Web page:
The article provides the theoretical analysis of co-production phenomenon. The interests in co-production and related concepts are examined applying the methods of Google Trends statistical analysis and information visualization. The activity of business, government, society and research sectors during the last five years are compared, the trends of interest change and the balance of inter-sectoral interest in co-production is assessed. The relative evaluation of interest in co-production indicates that the situation in different sectors is not the same – the asymmetry in interest in co-production prevails. The article concludes that cooperation between public sector organizations with private sector organizations and society in providing public service as well as cooperation between scientific research, methods and technologies is developed at a different rate thus hindering breakthrough on a larger scale.
If the inline PDF is not rendering correctly, you can download the PDF file here.
1. Algan Y. Murtin F. Beasley E. Higa K. Senik C. (2019). Correction: Well-Being Through the Lens of the Internet // PLoS ONE. Vol. 14 No. 1 e0211586. doi: 10.1371/journal.pone.0211586
2. Bailey S. J. (2011). The Evolving Governance of Public Services in England: Extending Competition Choice Co-design and Co-production // Innovation and Public Sector. Vol. 15: Innovations in Public Governance pp. 68-88. doi: 10.3233/978-1-60750-727-7-68
3. Bel G. Hebdon R. Warner M. (2018). Beyond Privatisation and Cost Savings: Alternatives for Local Government Reform // Local Government Studies. doi: 10.1080/03003930.2018.1428190
4. Bovaird T. Loeffler E. (2012). From Engagement to Co-production: The Contribution of Users and Communities to Outcomes and Public Value // Voluntas: International Journal of Voluntary and Nonprofit Organizations. Vol. 23 No. 4 pp. 1119–1138. doi: 10.1007/s11266-012-9309-6
5. Brudney J. L. (1987). Coproduction and Privatization: Exploring the Relationship and Its Implications // Nonprofit and Voluntary Sector Quarterly. Vol. 16 No. 3 pp. 11–21. doi: 10.1177/089976408701600303
6. Danish Competition and Consumer Authority (2016). Public sector activities in commercial markets. Internet access: <https://www.en.kfst.dk/analyser/kfst/publikationer/engelsk/2016/20160526-regulation-for-public-players-on-commercial-markets/> [accessed May 6 2019].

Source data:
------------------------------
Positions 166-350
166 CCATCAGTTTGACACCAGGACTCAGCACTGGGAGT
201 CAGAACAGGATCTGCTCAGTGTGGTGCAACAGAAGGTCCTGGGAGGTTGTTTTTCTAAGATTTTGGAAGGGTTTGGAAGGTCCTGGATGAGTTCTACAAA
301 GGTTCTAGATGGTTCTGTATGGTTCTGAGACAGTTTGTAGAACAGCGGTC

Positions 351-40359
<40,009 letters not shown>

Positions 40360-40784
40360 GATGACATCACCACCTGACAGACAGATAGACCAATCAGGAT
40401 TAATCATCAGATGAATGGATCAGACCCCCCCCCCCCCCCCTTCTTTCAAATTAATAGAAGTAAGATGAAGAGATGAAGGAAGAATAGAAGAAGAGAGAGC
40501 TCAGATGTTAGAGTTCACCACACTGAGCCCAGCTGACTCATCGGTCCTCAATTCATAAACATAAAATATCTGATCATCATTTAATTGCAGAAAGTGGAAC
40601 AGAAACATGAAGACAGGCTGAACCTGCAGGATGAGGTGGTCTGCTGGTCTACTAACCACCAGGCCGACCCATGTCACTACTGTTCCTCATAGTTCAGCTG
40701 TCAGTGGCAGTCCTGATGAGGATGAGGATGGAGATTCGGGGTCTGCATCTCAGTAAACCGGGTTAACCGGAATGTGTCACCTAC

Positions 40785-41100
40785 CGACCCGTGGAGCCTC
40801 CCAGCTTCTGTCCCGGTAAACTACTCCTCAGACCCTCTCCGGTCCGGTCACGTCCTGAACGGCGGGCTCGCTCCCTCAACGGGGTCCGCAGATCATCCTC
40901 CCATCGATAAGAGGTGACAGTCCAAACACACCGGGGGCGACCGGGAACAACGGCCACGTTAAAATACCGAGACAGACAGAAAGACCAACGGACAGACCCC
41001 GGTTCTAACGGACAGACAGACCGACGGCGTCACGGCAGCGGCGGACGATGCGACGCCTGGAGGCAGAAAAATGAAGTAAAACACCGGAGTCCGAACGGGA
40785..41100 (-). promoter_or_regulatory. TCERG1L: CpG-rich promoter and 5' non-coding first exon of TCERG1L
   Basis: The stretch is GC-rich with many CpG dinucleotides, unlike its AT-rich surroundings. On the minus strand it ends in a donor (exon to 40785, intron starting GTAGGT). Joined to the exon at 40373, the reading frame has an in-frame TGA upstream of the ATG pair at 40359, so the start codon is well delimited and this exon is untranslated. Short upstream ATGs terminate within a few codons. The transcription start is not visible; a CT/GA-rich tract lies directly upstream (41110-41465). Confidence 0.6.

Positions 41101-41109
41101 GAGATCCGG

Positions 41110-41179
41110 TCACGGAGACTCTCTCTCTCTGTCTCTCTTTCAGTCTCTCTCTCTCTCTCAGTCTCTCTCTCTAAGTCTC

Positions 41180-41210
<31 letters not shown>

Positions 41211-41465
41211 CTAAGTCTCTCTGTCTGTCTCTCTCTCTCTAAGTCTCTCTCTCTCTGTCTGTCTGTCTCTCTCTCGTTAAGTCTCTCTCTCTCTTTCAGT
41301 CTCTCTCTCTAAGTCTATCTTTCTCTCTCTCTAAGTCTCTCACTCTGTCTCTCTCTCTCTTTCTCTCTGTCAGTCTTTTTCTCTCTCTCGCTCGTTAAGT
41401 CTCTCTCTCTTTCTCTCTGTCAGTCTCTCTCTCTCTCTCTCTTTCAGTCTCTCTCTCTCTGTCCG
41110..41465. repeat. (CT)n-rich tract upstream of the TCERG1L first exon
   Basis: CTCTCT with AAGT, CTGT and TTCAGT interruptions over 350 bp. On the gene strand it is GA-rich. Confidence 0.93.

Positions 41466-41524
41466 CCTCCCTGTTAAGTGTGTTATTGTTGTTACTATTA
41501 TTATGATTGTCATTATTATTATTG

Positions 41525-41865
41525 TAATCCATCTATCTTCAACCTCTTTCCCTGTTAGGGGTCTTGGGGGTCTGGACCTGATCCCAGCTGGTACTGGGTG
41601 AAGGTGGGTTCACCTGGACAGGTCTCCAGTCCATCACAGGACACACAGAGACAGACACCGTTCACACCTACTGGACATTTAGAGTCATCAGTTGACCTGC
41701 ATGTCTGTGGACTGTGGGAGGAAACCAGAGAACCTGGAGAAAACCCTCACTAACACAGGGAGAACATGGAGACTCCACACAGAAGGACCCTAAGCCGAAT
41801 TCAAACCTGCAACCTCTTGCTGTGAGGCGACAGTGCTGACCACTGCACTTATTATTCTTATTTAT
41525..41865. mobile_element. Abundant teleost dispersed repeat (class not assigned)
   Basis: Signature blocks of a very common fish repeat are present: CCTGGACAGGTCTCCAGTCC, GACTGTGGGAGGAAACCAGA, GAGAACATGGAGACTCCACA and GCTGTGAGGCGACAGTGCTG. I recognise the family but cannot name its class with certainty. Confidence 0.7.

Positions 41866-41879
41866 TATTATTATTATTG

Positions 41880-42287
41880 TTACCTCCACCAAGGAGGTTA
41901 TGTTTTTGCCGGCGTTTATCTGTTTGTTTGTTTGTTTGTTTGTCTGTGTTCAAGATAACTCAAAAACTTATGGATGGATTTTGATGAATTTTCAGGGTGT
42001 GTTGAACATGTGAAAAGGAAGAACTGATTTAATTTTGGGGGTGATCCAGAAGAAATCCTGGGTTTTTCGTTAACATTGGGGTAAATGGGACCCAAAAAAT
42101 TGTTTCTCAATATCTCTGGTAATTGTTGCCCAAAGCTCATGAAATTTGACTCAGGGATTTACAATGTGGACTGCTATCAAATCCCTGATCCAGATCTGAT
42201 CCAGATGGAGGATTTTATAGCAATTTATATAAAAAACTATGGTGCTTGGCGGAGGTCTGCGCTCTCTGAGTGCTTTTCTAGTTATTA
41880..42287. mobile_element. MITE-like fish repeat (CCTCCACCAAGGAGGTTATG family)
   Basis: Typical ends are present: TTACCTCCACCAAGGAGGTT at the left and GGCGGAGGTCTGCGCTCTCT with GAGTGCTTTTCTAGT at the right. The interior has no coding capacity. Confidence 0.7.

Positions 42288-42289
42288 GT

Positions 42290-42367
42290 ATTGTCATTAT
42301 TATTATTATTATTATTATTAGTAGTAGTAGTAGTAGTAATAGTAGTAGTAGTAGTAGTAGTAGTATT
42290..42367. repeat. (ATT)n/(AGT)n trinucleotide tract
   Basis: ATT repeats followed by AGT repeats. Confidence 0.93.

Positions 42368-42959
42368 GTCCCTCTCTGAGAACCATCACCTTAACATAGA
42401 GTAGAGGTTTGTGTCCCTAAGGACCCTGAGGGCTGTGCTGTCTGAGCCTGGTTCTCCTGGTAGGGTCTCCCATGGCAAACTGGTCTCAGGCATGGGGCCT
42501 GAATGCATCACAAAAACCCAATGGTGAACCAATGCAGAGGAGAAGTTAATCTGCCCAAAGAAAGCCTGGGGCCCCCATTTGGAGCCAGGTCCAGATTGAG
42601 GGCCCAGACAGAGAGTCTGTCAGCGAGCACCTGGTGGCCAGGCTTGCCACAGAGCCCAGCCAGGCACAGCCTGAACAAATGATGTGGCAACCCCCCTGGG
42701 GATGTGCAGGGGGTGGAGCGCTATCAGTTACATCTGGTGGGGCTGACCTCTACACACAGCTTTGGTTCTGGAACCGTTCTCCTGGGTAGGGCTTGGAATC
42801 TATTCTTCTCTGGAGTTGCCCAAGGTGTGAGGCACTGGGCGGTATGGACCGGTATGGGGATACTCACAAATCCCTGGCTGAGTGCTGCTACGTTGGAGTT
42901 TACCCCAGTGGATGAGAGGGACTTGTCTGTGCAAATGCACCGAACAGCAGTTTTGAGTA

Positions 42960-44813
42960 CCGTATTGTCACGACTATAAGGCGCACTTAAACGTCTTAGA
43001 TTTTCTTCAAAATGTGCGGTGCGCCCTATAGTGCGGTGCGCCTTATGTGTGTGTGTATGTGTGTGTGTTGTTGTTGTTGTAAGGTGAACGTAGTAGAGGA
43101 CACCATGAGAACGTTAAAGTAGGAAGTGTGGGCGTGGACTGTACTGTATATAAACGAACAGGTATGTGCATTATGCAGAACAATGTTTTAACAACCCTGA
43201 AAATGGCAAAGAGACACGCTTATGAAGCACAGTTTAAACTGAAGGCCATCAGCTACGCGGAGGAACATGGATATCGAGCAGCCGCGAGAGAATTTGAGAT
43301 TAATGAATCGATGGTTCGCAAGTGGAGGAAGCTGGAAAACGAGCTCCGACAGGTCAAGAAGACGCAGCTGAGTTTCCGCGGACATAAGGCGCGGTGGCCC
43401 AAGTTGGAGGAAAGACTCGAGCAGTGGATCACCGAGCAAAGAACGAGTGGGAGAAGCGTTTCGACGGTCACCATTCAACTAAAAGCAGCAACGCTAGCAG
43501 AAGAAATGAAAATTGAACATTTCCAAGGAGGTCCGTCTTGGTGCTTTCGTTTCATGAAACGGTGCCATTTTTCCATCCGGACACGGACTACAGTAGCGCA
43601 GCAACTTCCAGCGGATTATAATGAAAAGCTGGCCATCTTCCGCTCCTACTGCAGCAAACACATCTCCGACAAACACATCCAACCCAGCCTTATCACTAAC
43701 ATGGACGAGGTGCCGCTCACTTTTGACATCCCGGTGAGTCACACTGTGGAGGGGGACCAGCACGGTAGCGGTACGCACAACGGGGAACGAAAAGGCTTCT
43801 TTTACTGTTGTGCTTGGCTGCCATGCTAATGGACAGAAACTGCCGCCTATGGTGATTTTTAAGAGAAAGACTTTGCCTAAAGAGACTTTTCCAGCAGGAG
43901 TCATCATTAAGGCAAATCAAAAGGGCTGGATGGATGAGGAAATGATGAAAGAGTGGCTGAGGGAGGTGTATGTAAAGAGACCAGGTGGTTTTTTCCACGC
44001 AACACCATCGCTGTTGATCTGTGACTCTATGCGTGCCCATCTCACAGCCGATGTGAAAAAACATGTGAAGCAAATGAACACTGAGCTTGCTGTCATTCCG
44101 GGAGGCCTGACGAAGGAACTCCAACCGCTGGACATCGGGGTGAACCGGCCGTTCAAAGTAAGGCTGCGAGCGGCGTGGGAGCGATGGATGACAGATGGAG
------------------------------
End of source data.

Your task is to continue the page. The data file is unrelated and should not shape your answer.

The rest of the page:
7. Dehkordy S. F. Carlos R. C. Hall K. S. Dalton V. K. (2014). Novel Data Sources for Women’s Health Research: Mapping Breast Screening Online Information Seeking Through Google Trends // Acad Radiol. Vol. 21 No. 9 pp. 1172–1176. doi:10.1016/j.acra.2014.05.005
8. European Commission (2016). State-Owned Enterprises in the EU: Lesson Learnt and Ways Forward in a Post-Crisis Context. Institutional Paper 031. Internet access: <https://ec.europa.eu/info/sites/info/files/file_import/ip031_en_2.pdf> [accessed May 7 2019].
9. Lindgren S. (2010). YouTube Gunmen? Mapping Participatory Media Discourse on School Shooting Videos // Media Culture & Society. Vol. 33 No. 1 pp. 1–14. doi: 10.1177/0163443710386527
10. Maas B. (2019). Short-Term Forecasting of the US Unemployment Rate. MPRA Paper No. 94066.
11. Mellon J. (2014). Internet Search Data and Issue Salience: The Properties of Google Trends as a Measure of Issue Salience // Journal of Elections Public Opinion & Parties. Vol. 24 No. 1 pp. 45–72. doi: 10.1080/17457289.2013.846346
12. Mira J. J. Carrillo I. Navarro I. M. Guilabert M. Vitaller J. Pérez-Jover V. Aguado H. (2018). Public Participation in Health. A Review of Reviews // Anales del Sistema Sanitario de Navarra. Vol. 41 No. 1 pp. 91–106. doi: 10.23938/ASSN.0172
13. Nuti S. V. Wayda B. Ranasinghe I. Wang S. Dreyer R. P. Chen S. I. et al. (2014). The Use of Google Trends in Health Care Research: A Systematic Review // PLoS ONE. Vol. 9 No. 10. e109583. doi: 10.1371/journal.pone.0109583
14. Osborne S. P. Radnor Z. Strokosch K. (2016). Co-Production and the Co-Creation of Value in Public Services: A Suitable Case for Treatment? // Public Management Review. Vol. 18 No. 5 pp. 639–653. doi: 10.1080/14719037.2015.1111927
15. Pestoff V. (2014). Collective Action and the Sustainability of Co-Production // Public Management Review. Vol. 16 No. 3 pp. 383–401. doi: 10.1080/14719037.2013.841460
16. Ramírez-Montoya M. S. García-Peñalvo F. J. (2018). Co-creation and Open Innovation: Systematic Literature Review // Comunicar. Vol. 26 No. 54. doi:10.3916/C54-2018-01
17. Sicilia M. Guarini E. Sancino A. Andreani M. Ruffini R. (2016). Public Services Management and Co-Production in Multi-Level Governance Settings // International Review of Administrative Science. Vol. 82 No. 1 pp. 8–27. doi: 10.1177/0020852314566008
18. Sorrentino M. Sicilia M. Howlett M. (2018). Understanding Co-Production as a New Public Governance Tool // Policy and Society. Vol. 37 No. 3 pp. 277–293. doi: 10.1080/14494035.2018.1521676
19. Talbot C. R. (2011). Paradoxes and Prospects of ‘Public Value’ // Public Money & Management. Vol. 31 No. 1 pp. 27–34. doi. 10.1080/09540962.2011.545544
20. Vanleene D. Verschuere B. Voets J. (2015). Benefits and Risks of Co-Production. A Preliminary Literature Review. – Paper for the IIAS Conference on co-production of public services.
21. Voorberg W. Bekkers V. Flemig S. Timeus K. Tõnurist P. Tummers L. (2017). Does Co-creation Impact Public Service Delivery? The Importance of State and Governance Traditions // Public Money & Management. Vol. 37 No. 5 pp. 365–372. doi: 10.1080/09540962.2017.1328798
22. Wang H. Xiong W. Wu G. Zhu D. (2018). Public–Private Partnership in Public Administration Discipline: A Literature Review // Public Management Review. Vol. 20 No. 2 pp. 293–316. doi: 10.1080/14719037.2017.1313445
23. Xue M. Harker P. T. (2003). Service Co-Production Customer Efficiency and Market Competition. – Working paper Wharton School Center for Financial Institutions University of Pennsylvania.